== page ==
The fellowship during the summer comes with a stipend of $1,000 to cover traveling expenses. Responsibilities begin in April with training for the clinics and end in early October when the clinics end.  For more detailed information, please see here.

 

Deadline for letter of interest: Friday, March 31st, 2017 to anne.gebelein@uconn.edu

 

Sponsored by the UConn Honor’s Program, El Instituto: Latina/o, Caribbean & Latin American Studies Institute, CT Area Health Education Center & the UConn Migrant Farm Worker Clinic

A STATEMENT FROM UCONN’S EL INSTITUTO: INSTITUTE OF LATINA/O, CARIBBEAN & LATIN AMERICAN STUDIES

We, members of the core faculty and affiliate advisory board members of UConn’s El Instituto: Institute of Latina/o, Caribbean, & Latin American Studies, write to express our commitment to advocating for the rights and freedoms of our students and co-workers at the university and fostering a welcoming intellectual community of critically engaged scholars. President Trump’s administration has exacerbated a wide range of discriminatory, nativist, racist, misogynist, and heterosexist actions and targeted Latinx populations and undocumented immigrants in particular. Our research and teaching emerges from and is sustained by a long history of struggles for social justice in Latinx, Caribbean & Latin American communities. As such, we reaffirm our commitment to fight discrimination and division and to support diversity, equity, social justice and human rights. We stand in solidarity with all our UConn colleagues and students who are feeling vulnerable at this time and pledge to actively work to protect their rights and freedoms.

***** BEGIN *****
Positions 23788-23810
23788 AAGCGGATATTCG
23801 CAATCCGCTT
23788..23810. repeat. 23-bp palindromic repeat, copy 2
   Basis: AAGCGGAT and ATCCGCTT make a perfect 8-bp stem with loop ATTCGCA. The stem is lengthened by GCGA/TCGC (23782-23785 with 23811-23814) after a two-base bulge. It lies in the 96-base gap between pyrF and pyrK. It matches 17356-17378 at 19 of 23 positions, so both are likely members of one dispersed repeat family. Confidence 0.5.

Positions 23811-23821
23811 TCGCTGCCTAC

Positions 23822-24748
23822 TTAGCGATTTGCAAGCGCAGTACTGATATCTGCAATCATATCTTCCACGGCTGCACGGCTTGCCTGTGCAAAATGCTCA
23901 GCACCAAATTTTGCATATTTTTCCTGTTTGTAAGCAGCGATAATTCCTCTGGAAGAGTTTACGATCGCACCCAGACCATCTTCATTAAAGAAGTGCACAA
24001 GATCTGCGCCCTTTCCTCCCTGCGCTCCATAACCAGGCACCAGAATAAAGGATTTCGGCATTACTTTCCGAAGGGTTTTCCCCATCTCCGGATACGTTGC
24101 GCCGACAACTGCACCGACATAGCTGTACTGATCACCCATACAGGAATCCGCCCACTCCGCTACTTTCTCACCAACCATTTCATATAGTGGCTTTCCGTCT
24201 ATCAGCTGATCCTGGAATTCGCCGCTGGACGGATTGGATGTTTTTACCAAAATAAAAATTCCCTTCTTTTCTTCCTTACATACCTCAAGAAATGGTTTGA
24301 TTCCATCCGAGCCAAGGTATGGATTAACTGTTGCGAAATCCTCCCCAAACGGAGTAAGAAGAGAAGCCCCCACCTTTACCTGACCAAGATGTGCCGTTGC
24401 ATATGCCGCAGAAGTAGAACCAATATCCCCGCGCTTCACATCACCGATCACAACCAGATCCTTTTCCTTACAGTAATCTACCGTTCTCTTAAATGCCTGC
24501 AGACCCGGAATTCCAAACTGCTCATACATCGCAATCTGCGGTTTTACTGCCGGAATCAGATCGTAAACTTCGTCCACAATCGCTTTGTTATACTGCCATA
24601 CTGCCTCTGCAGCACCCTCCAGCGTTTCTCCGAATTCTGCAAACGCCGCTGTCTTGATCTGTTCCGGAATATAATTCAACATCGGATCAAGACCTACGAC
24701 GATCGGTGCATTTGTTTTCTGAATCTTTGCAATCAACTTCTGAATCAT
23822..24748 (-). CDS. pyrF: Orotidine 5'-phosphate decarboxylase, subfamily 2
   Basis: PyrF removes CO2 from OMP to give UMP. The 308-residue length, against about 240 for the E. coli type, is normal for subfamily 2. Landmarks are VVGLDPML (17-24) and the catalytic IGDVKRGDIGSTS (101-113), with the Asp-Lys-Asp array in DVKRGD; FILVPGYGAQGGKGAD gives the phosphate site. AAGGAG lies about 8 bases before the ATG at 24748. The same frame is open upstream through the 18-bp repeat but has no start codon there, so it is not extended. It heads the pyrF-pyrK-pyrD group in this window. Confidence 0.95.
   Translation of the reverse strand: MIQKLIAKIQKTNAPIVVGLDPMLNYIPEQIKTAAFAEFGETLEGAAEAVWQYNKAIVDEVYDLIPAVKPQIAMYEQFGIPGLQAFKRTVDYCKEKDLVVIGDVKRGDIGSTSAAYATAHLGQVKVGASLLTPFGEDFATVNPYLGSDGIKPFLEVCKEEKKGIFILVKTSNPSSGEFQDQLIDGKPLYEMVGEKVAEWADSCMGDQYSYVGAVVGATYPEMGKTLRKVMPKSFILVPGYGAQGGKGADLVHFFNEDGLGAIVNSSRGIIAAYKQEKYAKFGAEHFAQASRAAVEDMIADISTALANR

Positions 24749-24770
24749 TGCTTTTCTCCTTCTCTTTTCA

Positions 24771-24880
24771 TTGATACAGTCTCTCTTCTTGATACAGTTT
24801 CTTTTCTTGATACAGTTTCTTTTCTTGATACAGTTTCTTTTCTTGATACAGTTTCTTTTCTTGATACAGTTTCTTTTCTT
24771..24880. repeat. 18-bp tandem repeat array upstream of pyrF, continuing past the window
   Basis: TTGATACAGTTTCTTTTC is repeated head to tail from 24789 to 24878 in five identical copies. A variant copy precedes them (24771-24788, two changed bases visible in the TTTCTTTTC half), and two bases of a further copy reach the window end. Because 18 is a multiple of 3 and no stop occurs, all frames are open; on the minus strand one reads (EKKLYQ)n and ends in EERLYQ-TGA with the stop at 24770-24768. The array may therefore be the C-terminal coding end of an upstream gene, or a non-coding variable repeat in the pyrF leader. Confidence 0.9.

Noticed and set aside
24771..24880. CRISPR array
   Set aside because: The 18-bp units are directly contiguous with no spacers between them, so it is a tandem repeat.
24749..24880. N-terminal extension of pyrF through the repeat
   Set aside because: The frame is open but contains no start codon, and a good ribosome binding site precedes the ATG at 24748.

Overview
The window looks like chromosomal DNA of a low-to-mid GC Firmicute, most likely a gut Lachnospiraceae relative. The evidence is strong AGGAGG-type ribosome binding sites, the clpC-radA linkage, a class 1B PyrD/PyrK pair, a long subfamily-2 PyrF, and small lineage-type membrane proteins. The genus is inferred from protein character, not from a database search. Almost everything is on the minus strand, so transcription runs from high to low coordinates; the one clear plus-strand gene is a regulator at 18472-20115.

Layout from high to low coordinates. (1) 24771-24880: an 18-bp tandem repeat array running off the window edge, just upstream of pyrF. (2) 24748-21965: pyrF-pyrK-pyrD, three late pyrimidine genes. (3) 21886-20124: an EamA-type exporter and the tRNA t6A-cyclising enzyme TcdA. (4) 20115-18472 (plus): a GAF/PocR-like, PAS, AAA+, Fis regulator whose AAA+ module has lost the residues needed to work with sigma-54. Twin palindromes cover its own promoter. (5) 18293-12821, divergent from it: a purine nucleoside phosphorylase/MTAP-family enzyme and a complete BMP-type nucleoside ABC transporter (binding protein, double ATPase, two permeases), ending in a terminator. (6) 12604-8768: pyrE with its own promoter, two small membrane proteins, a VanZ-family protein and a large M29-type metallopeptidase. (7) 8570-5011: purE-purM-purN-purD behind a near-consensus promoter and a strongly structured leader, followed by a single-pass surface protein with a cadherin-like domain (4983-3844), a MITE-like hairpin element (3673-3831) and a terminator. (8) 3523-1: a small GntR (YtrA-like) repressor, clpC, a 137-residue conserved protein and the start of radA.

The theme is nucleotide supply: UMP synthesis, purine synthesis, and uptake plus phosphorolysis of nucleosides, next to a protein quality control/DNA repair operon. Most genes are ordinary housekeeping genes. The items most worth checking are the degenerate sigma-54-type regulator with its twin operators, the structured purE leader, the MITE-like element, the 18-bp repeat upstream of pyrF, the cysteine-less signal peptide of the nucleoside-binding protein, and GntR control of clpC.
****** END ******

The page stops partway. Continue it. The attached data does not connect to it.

2017 UConn Migrant Farm Worker Clinic Fellowship

The UConn Migrant Farm Worker Clinic fellowship is a competitive award that allows students with an interest in migration studies and/or medicine to participate part-time in working with a team of UConn medical professionals to provide services to migrant farmworkers during the growing season. Honors students whose career trajectory would be enhanced by such an opportunity will be given preference. Spanish-speaking skills a plus.

This fellowship is complemented by an internship that allows the fellow to train for the clinic in the late spring, and contribute to the fall course LLAS/HIST 1570 Migrant Workers. The fellowship during the summer comes with a stipend of $1,000 to cover traveling expenses.

For more detailed information, please see here.

Deadline for letter of interest: Friday, March 31st, 2017 to anne.gebelein@uconn.edu

Sponsored by the UConn Honor’s Program, El Instituto: Latina/o, Caribbean & Latin American Studies Institute, CT Area Health Education Center & the UConn Migrant Farm Worker Clinic

The Disembodied Shade

the_shadePuerto Rico and the origins of the U.S. Global Empire: The Disembodied Shadow

Drawing on a postcolonial legal history of the United States’ territorial expansionism, this book provides an analysis of the foundations of its global empire. Charles R. Venator-Santiago argues that the United States has developed three traditions of territorial expansionism with corresponding constitutional interpretations, namely colonialist, imperialist, and global expansionist. This book offers an alternative interpretation of the origins of US global expansion, suggesting it began with the tradition of territorial expansionism following the 1898 Spanish–American War to legitimate the annexation of Puerto Rico and other non-contiguous territories. The relating constitutional interpretation grew out of the 1901 Insular Cases in which the Supreme Court coined the notion of an unincorporated territory to describe the 1900 Foraker Act’s normalization of the prevailing military territorial policies. Since then the United States has invoked the ensuing precedents to legitimate a wide array of global policies, including the ‘war on terror’.

Puerto Rico and the Origins of US Global Empire: The Disembodied Shade combines a unique study of Puerto Rican legal history with a new interpretation of contemporary US policy. As such, it provides a valuable resource for students and scholars of the legal and historical disciplines, especially those with a specific interest in American and postcolonial studies.